Please consider throwing your hat in the ring and being an officer in the only professional organization dedicated solely to Federal Probation and Pretrial Services Officers.

Elections are tentatively scheduled for the second week in November, and are done electronically through FPPOA’s website.  You will receive an email when the elections are open.  Don’t forget to vote!

Officers wishing to be placed on the ballot should email a letter/statement of interest no later than October 31, 2018 to Eileen_Vodak@wiep.uscourts.gov.  The letter should include the position you are running for (if a regional president, please specify which region), a biography with your tenure as a USPO/USPSO/POA, your history of FPPOA membership, previous professional experience, past and present professional affiliations, professional recognitions/awards, and community activities.  Please also provide a statement, approximately one page in length, regarding your views on current issues affecting the US Probation System and FPPOA, and any proposals/ideas you would like to see implemented.

If you have any questions regarding the elections or officer responsibilities, please contact Eileen Vodak.  Thank you!

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U.S. Probation Officer Thomas Eric Gahl News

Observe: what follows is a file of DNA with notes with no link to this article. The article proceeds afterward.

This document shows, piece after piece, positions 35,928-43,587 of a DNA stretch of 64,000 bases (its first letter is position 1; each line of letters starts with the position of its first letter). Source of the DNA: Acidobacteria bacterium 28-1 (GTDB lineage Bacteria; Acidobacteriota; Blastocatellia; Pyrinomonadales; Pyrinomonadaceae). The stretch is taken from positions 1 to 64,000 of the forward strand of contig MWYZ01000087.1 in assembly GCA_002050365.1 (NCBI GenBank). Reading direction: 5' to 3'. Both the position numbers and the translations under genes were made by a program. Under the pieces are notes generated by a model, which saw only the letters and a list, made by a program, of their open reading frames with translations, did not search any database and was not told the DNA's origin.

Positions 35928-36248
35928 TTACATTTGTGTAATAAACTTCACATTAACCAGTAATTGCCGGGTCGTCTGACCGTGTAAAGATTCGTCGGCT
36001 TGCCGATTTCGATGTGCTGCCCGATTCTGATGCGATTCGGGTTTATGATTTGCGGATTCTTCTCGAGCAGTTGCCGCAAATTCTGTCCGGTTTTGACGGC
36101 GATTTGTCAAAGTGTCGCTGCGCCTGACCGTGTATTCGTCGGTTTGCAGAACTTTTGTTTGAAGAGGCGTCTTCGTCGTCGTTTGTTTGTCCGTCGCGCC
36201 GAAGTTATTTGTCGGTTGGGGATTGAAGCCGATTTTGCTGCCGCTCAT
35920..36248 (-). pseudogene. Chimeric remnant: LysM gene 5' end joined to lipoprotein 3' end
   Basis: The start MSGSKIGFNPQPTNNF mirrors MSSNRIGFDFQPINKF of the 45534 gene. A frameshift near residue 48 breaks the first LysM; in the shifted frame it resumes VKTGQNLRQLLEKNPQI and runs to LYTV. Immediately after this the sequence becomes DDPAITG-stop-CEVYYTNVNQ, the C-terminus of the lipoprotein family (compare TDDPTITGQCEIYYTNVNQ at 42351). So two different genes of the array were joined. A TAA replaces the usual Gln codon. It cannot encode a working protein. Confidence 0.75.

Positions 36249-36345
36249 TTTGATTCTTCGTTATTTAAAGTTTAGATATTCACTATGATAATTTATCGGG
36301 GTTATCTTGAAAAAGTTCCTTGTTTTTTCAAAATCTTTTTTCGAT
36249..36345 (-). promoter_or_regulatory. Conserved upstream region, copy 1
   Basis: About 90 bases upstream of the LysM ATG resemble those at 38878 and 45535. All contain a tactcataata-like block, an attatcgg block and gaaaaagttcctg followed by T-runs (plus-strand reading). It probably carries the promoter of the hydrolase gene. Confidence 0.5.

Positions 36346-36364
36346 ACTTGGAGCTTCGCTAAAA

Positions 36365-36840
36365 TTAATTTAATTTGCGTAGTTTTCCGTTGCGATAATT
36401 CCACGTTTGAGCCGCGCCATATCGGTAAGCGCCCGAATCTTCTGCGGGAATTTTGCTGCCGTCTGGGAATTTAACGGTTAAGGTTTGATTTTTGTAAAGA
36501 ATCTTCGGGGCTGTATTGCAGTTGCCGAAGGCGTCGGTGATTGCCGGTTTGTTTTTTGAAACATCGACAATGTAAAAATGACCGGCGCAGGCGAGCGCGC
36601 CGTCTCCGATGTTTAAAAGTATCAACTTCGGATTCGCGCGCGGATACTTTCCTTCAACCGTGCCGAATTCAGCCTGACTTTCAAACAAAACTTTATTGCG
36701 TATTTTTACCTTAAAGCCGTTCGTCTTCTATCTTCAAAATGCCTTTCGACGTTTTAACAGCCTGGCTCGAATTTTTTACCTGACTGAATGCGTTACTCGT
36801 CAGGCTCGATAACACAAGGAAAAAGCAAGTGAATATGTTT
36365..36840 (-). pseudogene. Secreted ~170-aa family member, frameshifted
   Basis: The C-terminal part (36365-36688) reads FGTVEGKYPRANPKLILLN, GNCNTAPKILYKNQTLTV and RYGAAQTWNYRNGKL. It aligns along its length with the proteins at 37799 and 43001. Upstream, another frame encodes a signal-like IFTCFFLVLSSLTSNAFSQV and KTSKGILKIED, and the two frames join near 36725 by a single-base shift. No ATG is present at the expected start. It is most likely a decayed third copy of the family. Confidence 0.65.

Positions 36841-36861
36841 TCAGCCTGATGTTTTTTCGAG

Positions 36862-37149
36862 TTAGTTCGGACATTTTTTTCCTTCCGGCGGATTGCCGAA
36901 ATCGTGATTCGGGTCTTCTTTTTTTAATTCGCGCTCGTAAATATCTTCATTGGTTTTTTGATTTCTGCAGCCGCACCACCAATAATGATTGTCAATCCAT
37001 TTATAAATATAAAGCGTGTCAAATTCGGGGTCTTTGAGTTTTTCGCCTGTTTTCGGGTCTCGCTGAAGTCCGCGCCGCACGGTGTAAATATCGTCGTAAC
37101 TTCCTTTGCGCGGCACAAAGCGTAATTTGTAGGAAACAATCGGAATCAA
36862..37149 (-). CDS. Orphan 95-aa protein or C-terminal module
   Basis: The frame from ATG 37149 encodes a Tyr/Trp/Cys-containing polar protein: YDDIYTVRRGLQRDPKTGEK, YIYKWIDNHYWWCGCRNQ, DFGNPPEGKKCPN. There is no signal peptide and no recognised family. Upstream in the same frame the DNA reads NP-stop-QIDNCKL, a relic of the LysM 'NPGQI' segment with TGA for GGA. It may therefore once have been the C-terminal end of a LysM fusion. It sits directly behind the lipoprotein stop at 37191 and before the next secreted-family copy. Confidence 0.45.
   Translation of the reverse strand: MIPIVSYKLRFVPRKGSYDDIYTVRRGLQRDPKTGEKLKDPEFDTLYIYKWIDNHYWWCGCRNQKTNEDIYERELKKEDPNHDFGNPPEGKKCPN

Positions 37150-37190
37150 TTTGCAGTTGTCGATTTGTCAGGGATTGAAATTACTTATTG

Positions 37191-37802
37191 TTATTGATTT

thomas-gahl.jpg

Saturday, September 22, 2018 marks the thirty-second anniversary of Thomas Gahl's line-of-duty death in the Southern District of Indiana. USPO Gahl died performing a home contact during which the offender ambushed Tom while armed with a shotgun. Gahl served for eleven years in the federal probation system. Thomas Gahl was 38 years old at the time of his death and was survived by his wife, Nancy, and two children, sons Chris and Nick, then ages 8 and 4. Please join the Federal Probation and Pretrial Officers Association in remembering a fallen colleague. Please take a moment to review the article previously posted in News & Views.

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Marist College - Fall Graduate Virtual Information Sessions News

As a part of FPPOA's partnership with Marist College, the attached flyer provides dates and times for Graduate Virtual Information Sessions at Marist through the end of the year.  It includes programs such as the MBA, MPA, School Psychology, Mental Health Counseling and more!   The virtual information sessions are an easy way to gain insight on a program or programs officers may be interested in at the convenience of their own home or office!

Marist-Fall-Graduate-VIS.pdf

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FPPOA is a professional organization for federal Probation and Pretrial Services Officers. Our members are the creative drive for improving our federal court system through cooperative efforts of training and communication.

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Thomas Gahl Video

On September 22nd, 1986 Tom Gahl became the first United States Probation Officer to be killed in the line of duty. This video commemorates the 25th anniversary of his death.